Careful what you buy: Alder Lake Core i5 laptop CPUs are smashing Core i7s


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Apr 24, 2016
Ever since Intel introduced the Core i series of processors back in 2009 with the first generation Nehalem CPUs, the company has been using the i3, i5 and i7 monikers to distinguish entry-level, mainstream, and enthusiast. While Intel also later debuted the "i9" lineup, the same pattern has been followed for its laptop and notebook CPU lineups.

However, with its latest available 12th Gen Alder Lake P series mobile chips, it is found that the Core i7 parts are getting outperformed by the i5 counterparts. The report comes from NotebookCheck which has found this in its testing. Although the results for the Alder Lake P Core i5-1240P in a Lenovo Yoga Slim 7 Pro 14. The site notes:

After we took a closer look at the new Intel Core i7-1260P, we had the chance to review more new laptops with Intel’s new mobile CPUs and some of the results are surprising. We were worried that the actual performance only depends on the TDP configuration of each laptop and we were correct. Intel only specifies the maximum TDP power, so there can be massive performance differences even between two identical CPUs. The result so far is that the Core i5-1240P in the Lenovo Yoga Slim 7 Pro 14 (review will be published end of next week) is the most powerful Alder Lake-P chip we tested so far ahead of the Core i7-1260P and Core i7-1270P.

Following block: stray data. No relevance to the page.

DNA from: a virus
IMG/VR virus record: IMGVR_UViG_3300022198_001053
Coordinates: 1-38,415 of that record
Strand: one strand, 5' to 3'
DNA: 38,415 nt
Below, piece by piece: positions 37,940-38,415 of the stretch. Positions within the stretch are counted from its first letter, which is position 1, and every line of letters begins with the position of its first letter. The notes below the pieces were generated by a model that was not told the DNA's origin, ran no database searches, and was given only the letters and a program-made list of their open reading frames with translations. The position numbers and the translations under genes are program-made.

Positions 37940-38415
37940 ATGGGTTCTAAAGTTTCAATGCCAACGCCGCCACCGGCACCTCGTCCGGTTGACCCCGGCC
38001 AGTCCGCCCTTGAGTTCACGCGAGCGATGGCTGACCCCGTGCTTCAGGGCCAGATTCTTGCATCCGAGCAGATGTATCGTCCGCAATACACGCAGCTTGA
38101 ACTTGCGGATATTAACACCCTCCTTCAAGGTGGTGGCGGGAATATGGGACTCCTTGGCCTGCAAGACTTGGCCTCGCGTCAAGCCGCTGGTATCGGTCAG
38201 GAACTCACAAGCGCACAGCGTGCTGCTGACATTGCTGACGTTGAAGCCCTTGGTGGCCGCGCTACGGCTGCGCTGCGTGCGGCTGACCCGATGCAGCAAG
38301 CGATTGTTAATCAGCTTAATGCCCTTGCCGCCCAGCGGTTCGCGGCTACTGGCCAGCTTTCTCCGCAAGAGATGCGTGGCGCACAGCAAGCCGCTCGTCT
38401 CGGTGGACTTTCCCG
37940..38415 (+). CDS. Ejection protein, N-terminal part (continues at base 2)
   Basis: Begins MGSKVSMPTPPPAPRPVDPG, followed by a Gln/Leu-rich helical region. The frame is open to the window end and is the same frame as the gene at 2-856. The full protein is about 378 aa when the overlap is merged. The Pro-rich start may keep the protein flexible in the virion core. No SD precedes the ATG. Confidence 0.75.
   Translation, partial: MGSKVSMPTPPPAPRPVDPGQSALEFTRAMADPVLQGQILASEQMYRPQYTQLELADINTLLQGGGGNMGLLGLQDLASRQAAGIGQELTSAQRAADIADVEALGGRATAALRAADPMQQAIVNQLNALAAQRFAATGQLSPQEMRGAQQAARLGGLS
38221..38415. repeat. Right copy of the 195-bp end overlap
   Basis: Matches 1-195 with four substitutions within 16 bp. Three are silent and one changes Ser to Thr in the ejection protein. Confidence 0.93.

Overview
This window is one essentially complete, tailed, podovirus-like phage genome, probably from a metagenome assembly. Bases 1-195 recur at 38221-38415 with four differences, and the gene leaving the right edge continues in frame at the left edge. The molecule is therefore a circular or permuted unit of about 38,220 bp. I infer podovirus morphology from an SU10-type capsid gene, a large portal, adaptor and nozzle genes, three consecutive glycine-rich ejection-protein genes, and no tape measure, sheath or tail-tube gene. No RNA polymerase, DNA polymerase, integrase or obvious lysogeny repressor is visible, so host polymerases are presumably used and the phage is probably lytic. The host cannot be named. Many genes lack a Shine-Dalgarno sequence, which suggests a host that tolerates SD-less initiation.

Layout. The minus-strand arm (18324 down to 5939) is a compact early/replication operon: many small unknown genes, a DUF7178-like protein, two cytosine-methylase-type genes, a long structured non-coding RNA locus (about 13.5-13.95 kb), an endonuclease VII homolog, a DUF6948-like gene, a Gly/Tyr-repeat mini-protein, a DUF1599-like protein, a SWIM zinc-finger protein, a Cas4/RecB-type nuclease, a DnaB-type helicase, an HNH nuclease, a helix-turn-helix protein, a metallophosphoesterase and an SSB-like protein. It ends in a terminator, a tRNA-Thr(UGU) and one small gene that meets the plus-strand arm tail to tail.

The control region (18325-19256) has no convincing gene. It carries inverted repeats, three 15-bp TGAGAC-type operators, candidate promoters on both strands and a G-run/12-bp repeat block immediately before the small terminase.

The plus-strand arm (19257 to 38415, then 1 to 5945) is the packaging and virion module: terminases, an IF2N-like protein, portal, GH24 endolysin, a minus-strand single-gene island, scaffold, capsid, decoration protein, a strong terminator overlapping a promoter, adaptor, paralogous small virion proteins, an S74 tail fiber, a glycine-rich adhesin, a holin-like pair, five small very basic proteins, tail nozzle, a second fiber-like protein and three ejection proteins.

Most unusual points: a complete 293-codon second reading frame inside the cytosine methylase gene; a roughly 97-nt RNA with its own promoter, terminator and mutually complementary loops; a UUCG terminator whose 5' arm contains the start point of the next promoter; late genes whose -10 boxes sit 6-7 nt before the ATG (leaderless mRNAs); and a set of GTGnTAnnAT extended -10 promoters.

While in a way people buying i5 laptops will be elated, those who purchase an Alder Lake P Core i7 will be sorely disappointed if they come to know their more expensive device gets smashed by another cheaper i5-based PC and this is in a way misleading. In this regard the report remarks:

It is also a problem for customers, because a Core i5 can be more powerful than a Core i7 and there can be massive performance differences in general.

The issue seems to arise out of the fact that the Intel Alder Lake P parts have high base and boost clocks and the i5-1240P in the Yoga Slim Pro 14 was seen gobbling up the entire 64W turbo power limit (PL2) provided by Intel. This means the higher i7 models have no more headroom to spread their legs and in devices that are calibrated for lower TDPs, the i5 will surely be better. Higher than 64W TDP designs are also highly unlikely in UP3 form factor compact devices that these Alder Lake P chips aim for.

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